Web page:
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AstraZeneca To Pay Up To $6 Billion Top Daiichi For New Cancer Drug

AstraZeneca To Pay Up To $6 Billion Top Daiichi For New Cancer Drug
As a part of its strategic program for oncology collaboration for the development of development and marketing of a niche type of targeted cancer treatment, Britain's AstraZeneca has agreed to pay as much as up to $6 billion to Japan's Daiichi Sankyo.
Dorr an experimental drug of Daiichi called DS-1062, which belongs to a promising class of therapies called antibody drug conjugates (ADC), the AstraZeneca, which is listed in London, will be making an upfront payment of $1 billion to the Japanese firm in staggered payments, the British pharma giant said on Monday. The future achievement of regulatory and sales milestones will decide the course of the future payments, the company added.
The British company said that the deal will not have any impact on its 2020 earnings forecast.
In recent years, a strategy to boost and augment its portfolio for drugs and treatment of cancers has been adopted by AstraZeneca, with specific focus on development and acquisition of ADCs, and this segment is being given equal importance even as it strives on to develop  vaccine for the novel coronavirus.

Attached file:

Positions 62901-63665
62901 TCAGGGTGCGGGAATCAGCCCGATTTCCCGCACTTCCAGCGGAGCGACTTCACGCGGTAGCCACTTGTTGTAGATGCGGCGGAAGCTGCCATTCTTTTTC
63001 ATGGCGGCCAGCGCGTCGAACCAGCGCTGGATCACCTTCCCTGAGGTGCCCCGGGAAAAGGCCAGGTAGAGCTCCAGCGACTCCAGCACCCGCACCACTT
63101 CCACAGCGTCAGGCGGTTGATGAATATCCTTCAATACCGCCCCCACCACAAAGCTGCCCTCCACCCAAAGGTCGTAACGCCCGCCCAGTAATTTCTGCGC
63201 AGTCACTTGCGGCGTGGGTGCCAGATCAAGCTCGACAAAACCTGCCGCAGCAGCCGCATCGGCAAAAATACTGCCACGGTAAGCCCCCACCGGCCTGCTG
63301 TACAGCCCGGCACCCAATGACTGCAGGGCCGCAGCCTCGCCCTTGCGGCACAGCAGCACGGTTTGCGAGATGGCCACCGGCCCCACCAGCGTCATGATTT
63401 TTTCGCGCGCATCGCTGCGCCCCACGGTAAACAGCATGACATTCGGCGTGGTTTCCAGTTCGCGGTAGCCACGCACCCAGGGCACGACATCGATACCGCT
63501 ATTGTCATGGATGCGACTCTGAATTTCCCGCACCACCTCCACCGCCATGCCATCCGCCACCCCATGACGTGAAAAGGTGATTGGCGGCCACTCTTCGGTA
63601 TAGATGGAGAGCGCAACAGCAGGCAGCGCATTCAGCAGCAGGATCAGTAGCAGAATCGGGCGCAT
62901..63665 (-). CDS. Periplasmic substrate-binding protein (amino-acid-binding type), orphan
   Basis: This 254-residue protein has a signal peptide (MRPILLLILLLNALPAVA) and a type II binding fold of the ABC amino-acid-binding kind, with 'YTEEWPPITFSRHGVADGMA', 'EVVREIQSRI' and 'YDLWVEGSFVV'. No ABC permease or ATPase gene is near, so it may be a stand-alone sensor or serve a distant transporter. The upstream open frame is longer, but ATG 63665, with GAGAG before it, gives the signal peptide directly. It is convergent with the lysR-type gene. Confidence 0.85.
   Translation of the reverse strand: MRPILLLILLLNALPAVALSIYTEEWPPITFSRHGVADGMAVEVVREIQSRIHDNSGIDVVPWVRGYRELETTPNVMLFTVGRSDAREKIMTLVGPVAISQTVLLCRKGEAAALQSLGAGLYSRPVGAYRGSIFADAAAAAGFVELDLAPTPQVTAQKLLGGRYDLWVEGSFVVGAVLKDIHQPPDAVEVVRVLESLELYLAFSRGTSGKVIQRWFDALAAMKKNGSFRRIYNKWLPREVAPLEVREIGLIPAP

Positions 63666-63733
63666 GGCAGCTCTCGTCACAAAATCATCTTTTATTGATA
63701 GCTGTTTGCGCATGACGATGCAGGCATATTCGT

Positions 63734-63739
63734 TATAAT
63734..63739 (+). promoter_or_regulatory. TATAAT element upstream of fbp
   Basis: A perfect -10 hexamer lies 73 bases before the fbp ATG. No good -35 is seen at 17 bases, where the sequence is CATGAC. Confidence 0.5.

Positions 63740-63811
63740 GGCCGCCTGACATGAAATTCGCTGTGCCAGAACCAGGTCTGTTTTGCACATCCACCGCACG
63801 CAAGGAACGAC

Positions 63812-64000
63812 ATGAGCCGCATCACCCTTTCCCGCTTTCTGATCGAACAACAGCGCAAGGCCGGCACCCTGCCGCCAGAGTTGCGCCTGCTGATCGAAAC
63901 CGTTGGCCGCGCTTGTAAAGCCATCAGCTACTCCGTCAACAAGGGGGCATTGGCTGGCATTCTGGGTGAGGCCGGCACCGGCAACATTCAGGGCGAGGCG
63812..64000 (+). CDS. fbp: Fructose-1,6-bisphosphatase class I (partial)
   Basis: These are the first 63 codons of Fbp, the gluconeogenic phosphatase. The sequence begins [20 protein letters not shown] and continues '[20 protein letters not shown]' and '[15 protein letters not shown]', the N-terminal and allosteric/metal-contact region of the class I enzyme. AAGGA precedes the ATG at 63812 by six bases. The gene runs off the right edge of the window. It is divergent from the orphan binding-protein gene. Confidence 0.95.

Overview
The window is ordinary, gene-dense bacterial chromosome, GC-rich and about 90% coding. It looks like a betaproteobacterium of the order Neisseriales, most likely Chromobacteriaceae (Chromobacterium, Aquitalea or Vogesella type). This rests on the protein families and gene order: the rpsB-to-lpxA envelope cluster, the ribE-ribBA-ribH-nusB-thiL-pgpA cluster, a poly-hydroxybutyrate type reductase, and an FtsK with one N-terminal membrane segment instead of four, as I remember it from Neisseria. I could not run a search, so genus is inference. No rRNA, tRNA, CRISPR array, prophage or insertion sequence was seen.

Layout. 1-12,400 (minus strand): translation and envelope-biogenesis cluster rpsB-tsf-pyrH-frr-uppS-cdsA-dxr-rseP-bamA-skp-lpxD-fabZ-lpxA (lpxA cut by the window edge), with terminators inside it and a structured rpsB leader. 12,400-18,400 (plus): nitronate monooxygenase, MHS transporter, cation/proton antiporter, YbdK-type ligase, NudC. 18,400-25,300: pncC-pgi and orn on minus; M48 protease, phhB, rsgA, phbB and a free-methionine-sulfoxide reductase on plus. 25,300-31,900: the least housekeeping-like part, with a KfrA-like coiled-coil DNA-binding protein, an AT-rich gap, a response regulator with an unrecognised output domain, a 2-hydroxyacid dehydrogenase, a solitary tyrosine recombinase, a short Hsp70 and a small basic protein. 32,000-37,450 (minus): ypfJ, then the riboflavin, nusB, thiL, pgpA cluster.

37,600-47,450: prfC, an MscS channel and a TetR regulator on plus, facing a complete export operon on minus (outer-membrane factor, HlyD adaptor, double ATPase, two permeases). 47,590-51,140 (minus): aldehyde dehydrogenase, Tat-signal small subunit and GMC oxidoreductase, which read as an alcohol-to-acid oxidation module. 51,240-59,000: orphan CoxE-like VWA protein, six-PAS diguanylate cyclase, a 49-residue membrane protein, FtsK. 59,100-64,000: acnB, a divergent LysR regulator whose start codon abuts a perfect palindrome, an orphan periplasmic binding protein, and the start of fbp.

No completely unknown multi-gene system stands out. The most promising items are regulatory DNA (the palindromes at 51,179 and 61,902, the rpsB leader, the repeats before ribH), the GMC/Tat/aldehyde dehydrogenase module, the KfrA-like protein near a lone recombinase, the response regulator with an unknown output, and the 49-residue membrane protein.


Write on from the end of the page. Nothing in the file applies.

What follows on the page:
"We see significant potential in this antibody drug conjugate in lung as well as in breast and other cancers that commonly express TROP2," AstraZeneca Chief Executive Pascal Soriot said, referring to a protein found on some cancer cell surfaces.
$1 billion or more in annual sales could be generated by the drug according to estimates issued by JP Morgan analysts. AstraZeneca will also be able to keep its previous dividend cover commitments since the upfront commitments of payment by the British company to the Japanese firm are spread over three years, the analysts also added.
DS-1062, which targets the TROP2 protein, belongs to the ADC category of drugs, which link powerful cell toxins to antibodies that cling to cancer cells and spare healthy cells that are damaged during conventional chemotherapy treatments.
Regulatory approval in the United States was won in April by an anti-TROP2 ADC called Trodelvy developed by Immunomedics which is to be used as treatment for an aggressive type of breast cancer. Also working on the development of TROP2-based biotech drugs are two Chinese firms - Kelun Group and Bio-Thera Solutions.
Regulatory endorsements for expanded use in Europe was also recently granted to two of AstraZeneca's on-market therapies, one for lung cancer and another for blood cancer, and these have been a boost to the company’s strategy of augmenting and boosting its cancer treatment portfolio.
A deal for an ADC targeting the HER2 protein has been signed between the British drug maker and Daiichi in 2019 which is valued at almost $7 billion. The drug is now sold as Enhertu.
There have also been negotiations between the two companies over supply of the British company's coronavirus vaccine in Japan.

Christopher J. Mitchell

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